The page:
There are some specific idiosyncrasies in the portraits of Mughal rulers that are deserving of mention, irrespective of any such influence from other, non-Islamic pictorial traditions. The rulers were regularly portrayed wearing an eye-catching string of pearls, and we may assume that they did indeed wear such a necklace, at least for certain occasions. Sometimes their turbans are decorated with feathers, or again with pearls. When the rulers are portrayed seated, as is often the case, they are frequently sitting on their lower legs in a kind of lotus position, and are slightly elevated. With their clothing, they form a triangle.

    The effect is often similar when they are portrayed standing, as they are then frequently wearing a bell-like, oddly transparent skirt. Judging by these miniatures, their clothing was also decorated with ornamental plant motifs and flowers, such that the ruler – if the comparison is permissible – himself resembled a flower, radiating his aura to all those around him. And if the ruler himself resembles and creates the effect of a bouquet of flowers, it seems reasonable to interpret a bouquet of flowers as a cipher for the ruler, or as a symbol of the aura of authority.

    If we identify the vase paintings in the Wazir Khan Mosque as faces, we observe that they are looking straight out at the viewer. They encounter us on a level; it is almost as if they see and recognise us better than we do them – especially if we really do see them as nothing more than flower motifs. This direct gaze coming straight at the viewer out of the painting means there is something slightly hypnotic, hypnotising about them. The pictures also communicate with the viewer, in that they assign us puzzles to solve and play with our perception. They mislead perception, whether by persuading the viewer to believe that they are not merely flower vases but faces, or by pretending to be nothing more than flower vases. They play with the viewer’s perception in that they do not allow themselves to be defined and stabilised as a fixed, definitive visual impression, and because they cannot readily be seen or recognised, but are, despite their individuality, easily confused with one another. And because they must constantly be rearranged in the eye of the beholder, like a Cubist painting. These paintings are themselves living creatures in the sense that they interact with the viewer, who reacts to them in his own specific way, does so differently at different moments and in different moods, and sees in them different things.

    There is, incidentally, an anthropological constant that accounts for the capacity and desire to see faces in an apparently abstract pattern. In post-modern French philosophy this is referred to as visagéité – ‘faciality’ in English. In their essay on the subject, Gilles Deleuze and Félix Guattari interpret this phenomenon as a specifically Western-Christian phenomenon: ‘The face is not a universal. (…) The face is Christ. The face is the typical European.’ However, the media scientist Laura Marks, who takes up this theory in her book about the Islamic roots of new media art, emphasises that faciality can hardly be culturally specific: ‘Other bodies and body-like things make us aware of our own being. Even a religious convert (to Islam) cannot erase the meaning of bodies and their stories from her experience. (…) The figurative tendency occurs when the visible begins to vibrate with potential.’ In both Deleuze/Guattari and Marks, the visibility of the face expresses the relationship to a higher power, whether institutional or abstract-discursive. If we assume, on a trial basis, that this theory is correct, we can say with reference to the picture puzzles in the Wazir Khan Mosque that this power – namely that of the Mughals – is what we see when we perceive abstractions of faces in the vase paintings.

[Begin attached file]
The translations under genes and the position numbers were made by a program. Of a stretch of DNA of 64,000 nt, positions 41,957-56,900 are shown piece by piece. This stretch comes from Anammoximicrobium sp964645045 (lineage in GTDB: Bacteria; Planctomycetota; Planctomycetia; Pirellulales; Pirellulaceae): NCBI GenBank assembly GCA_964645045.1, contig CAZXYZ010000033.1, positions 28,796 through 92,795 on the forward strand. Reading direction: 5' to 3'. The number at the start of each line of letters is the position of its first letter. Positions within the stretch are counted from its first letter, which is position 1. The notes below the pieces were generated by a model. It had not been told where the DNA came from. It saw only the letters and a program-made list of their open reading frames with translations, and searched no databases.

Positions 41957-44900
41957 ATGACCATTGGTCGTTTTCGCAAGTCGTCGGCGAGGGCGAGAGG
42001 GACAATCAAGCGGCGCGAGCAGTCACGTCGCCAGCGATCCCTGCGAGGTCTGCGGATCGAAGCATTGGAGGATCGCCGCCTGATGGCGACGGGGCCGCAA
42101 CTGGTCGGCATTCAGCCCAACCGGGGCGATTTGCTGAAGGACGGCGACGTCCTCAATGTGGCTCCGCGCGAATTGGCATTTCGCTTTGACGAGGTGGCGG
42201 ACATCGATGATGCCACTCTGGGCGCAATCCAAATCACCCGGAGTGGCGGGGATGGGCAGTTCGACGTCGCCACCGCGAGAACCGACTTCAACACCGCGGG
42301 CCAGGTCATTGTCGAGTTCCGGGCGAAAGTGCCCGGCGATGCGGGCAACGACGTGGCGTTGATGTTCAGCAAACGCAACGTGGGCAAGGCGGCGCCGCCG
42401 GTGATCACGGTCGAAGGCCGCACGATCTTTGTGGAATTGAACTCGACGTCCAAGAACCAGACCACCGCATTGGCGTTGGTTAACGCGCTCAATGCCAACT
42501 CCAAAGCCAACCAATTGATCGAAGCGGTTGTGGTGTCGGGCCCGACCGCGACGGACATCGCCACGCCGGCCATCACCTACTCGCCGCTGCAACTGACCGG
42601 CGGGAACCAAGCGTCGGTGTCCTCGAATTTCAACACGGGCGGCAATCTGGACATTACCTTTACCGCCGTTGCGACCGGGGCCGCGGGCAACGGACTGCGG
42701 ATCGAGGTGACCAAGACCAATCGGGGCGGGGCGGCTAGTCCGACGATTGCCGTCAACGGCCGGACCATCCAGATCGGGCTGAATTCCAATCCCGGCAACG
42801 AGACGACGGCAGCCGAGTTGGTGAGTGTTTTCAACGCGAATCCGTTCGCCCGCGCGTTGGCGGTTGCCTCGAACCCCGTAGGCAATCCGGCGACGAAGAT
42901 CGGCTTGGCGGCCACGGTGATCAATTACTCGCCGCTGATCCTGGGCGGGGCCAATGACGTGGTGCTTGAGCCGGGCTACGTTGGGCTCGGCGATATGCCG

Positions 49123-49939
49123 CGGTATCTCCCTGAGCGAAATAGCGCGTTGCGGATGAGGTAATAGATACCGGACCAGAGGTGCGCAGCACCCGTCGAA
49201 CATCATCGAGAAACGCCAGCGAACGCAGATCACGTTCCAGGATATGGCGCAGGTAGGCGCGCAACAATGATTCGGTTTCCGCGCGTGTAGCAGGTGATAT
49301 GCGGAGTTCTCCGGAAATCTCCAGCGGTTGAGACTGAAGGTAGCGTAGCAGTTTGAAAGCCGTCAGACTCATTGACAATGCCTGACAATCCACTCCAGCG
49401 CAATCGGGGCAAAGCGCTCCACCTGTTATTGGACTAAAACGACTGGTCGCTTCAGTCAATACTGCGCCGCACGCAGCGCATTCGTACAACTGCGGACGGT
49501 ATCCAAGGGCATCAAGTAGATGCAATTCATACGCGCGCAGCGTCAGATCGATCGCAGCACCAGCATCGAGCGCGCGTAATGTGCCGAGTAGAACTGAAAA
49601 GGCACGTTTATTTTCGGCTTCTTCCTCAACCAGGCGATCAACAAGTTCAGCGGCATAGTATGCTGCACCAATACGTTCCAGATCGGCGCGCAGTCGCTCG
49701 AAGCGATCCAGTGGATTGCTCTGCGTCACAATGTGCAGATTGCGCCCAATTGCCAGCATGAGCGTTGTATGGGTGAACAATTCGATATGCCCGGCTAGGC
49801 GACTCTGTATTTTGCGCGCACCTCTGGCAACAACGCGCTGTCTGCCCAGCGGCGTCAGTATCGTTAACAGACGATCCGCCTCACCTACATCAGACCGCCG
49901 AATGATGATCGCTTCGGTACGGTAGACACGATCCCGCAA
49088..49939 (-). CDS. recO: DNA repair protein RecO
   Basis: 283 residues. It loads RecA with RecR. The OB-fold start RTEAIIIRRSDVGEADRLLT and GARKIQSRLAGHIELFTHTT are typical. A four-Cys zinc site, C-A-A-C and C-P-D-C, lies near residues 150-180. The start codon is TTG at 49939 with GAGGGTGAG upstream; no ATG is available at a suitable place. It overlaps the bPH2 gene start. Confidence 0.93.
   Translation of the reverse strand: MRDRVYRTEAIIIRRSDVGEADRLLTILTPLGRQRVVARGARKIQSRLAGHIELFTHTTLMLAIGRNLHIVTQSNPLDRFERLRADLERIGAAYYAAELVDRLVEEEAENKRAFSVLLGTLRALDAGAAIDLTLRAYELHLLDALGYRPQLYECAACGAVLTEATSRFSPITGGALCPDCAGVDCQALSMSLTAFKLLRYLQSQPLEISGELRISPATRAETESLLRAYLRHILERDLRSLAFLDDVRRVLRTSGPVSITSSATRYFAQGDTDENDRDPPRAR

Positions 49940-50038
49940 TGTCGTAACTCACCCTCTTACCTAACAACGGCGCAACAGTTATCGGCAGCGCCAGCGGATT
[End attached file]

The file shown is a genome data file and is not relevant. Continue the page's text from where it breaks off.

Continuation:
It is my contention that the central concept of the iconographic programme in the prayer chamber of the Wazir Khan Mosque consists of immediate and at the same time unconscious communication with the viewer in an almost hypnotic interaction with his subconscious. The vase paintings do not depict a ruler or a higher being himself: rather, they are representatives of higher powers in an alternative cosmos, one that can no longer be portrayed using the usual mimetic means. They represent the essence, the aura, the nature of authority, purified of everything pictorially concrete in a similar sense to the way the Muslim mystic or Hindu ascetic passes through numerous levels of disembodiment and spiritual enlightenment in order to get closer to God (or Brahman). When the visitor walks first through the entry portal, then into the courtyard and prayer chamber of the Wazir Khan Mosque, it is as if he is passing through a lock: past a gallery of spiritual and worldly authority and their symbols, in which the Prophet also figures as a central element, or is represented by a proxy – by his hair, and possibly, in the picture opposite, by his horse, Buraq, on whom he is said to have undertaken his nocturnal ride through the heavens to Jerusalem, concealed here in the foliage of the tree. However, this also means that it is only if we recognise the vase paintings as picture puzzles and representatives of worldly and spiritual Mughal rule, in the sense of a translatio imperii from the Prophet Mohammed, that Kamil Khan Mumtaz’ interpretation of the framed painting with the hair of the Prophet can appear plausible, even obligatory.

    Microcosm and macrocosm

    A comparison with miniature painting can help us better to understand the aesthetic concept of the Wazir Khan. Miniature painting is a self-contained world, in which the figures only ever look at each other, not usually out of the painting at the viewer. Miniature painting constitutes a microcosm, as we are intended to understand from the smallness of the depiction: a world you can hold in your hand, or open like a book. The ‘vase creatures’ in the Wazir Khan Mosque, however, encounter the viewer at eye level, or even stand above him. They represent a macrocosm that simultaneously encroaches upon the world of men and looms above it, like the tent of the sky, which we also find in the ceiling decoration.